In comparison, the women’s magazines focus on the potential for alcoholic drinks to bring people together and ease social interactions. Marie Claire and Cosmopolitan both feature an advert for the liqueur Disaronno which includes the tag line “share the square” and an image of an attractive man and women both holding the same glass tumbler, their fingers touching. This emphasises the idea that feminine gender roles require friendliness, closeness and the ability to communicate.
The men’s magazines looked at here advertised spirits and beer almost exclusively, whereas the women’s magazines advertised spirits, beer, liqueurs and wine. This would seem to suggest that women are ‘allowed’ to drink a wider range of alcoholic beverages within their gender stereotypes. The target audience of the men’s magazines could not maintain credibility whilst drinking a nice glass of Black Tower wine (“For when you want to be you”, featuring images of bubble baths and evenings in front of the television) but women can feasibly drink pints and knock back vodka shots.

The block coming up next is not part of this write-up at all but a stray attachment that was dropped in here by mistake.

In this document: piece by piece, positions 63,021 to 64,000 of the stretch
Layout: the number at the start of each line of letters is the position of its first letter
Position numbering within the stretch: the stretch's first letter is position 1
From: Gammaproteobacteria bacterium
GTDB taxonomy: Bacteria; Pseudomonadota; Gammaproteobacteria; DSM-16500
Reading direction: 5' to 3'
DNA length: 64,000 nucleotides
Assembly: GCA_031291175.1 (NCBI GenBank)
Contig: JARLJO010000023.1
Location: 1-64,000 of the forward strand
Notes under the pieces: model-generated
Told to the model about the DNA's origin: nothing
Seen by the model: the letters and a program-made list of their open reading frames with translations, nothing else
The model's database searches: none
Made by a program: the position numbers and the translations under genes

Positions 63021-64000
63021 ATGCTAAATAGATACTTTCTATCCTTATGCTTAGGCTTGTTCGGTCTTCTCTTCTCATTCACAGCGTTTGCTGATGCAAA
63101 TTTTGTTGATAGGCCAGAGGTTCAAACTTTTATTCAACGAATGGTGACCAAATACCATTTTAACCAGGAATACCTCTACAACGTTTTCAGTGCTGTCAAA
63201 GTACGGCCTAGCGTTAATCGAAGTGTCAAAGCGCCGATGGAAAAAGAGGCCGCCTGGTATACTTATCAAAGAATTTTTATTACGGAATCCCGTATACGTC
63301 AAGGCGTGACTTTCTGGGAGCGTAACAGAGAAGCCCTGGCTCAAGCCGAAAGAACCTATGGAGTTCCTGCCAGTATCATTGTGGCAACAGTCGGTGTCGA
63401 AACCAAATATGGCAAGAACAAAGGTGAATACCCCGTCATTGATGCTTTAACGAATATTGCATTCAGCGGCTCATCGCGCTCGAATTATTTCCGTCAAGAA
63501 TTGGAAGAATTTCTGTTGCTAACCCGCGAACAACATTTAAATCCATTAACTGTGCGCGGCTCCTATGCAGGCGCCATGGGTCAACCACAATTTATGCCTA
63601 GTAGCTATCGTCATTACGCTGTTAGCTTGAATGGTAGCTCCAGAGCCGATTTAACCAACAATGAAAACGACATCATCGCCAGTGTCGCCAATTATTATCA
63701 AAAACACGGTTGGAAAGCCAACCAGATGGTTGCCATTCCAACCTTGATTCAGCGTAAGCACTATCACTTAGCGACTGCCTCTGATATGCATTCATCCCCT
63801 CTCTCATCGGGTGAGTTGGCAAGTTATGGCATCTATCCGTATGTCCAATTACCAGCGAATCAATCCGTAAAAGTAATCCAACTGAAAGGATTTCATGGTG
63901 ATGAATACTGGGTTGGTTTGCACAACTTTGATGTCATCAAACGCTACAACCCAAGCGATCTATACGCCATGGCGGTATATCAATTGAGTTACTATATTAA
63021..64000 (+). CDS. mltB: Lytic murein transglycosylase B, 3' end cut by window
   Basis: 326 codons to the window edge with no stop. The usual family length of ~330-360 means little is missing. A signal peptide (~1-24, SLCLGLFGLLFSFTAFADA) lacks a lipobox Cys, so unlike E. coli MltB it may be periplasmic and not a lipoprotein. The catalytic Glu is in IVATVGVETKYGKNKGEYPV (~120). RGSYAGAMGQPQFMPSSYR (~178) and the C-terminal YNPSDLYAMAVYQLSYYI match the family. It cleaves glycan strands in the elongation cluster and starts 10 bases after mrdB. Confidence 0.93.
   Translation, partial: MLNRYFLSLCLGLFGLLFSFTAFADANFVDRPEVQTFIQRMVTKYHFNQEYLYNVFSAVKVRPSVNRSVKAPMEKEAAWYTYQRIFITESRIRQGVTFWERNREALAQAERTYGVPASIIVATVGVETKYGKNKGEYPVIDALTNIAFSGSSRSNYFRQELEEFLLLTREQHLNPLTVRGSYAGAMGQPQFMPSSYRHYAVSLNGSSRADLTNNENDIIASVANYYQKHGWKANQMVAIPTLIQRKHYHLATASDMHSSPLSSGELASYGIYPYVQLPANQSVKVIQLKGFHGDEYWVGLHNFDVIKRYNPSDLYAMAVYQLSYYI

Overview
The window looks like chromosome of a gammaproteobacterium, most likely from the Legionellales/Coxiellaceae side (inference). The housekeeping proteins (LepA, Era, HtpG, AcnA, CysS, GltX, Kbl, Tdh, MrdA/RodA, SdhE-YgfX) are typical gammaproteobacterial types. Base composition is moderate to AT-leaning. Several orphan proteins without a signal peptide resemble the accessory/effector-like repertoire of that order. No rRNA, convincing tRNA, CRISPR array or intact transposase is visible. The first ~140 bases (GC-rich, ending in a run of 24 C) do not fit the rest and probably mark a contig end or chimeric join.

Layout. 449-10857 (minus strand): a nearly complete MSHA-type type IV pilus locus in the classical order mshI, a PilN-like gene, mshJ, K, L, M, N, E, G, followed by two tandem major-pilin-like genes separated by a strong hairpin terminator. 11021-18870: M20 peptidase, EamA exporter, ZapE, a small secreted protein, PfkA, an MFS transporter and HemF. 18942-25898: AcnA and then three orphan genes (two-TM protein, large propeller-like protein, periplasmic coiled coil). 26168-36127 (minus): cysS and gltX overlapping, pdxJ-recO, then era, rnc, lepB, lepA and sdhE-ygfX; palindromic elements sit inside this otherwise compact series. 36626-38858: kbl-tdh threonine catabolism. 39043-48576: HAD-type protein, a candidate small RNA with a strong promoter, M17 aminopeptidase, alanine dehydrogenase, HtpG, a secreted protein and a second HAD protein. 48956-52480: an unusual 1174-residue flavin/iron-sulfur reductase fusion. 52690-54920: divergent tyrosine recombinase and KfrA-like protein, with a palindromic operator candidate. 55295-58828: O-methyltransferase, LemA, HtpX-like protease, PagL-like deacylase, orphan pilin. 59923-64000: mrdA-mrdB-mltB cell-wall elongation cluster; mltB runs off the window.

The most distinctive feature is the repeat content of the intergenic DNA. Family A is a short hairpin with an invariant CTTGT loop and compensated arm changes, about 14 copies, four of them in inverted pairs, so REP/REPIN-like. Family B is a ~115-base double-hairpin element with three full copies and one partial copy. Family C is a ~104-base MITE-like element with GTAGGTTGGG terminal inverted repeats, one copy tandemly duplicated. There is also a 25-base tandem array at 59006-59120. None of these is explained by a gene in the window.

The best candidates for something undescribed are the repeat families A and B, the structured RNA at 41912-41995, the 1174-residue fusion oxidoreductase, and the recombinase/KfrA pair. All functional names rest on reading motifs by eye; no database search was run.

Dooley’s Toffee Vodka (“Not for the sweet and innocent”) was featured in FHM, Front, Loaded, Maxim and Marie Claire (with a similar product, ‘Russian Vodka Shots’, appearing in Cosmopolitan). The adverts featured either a man licking a woman’s foot or a women licking a man’s neck, but there was no sense that the adverts had been gendered or placed in specific magazines according to the sex of the main person in the image.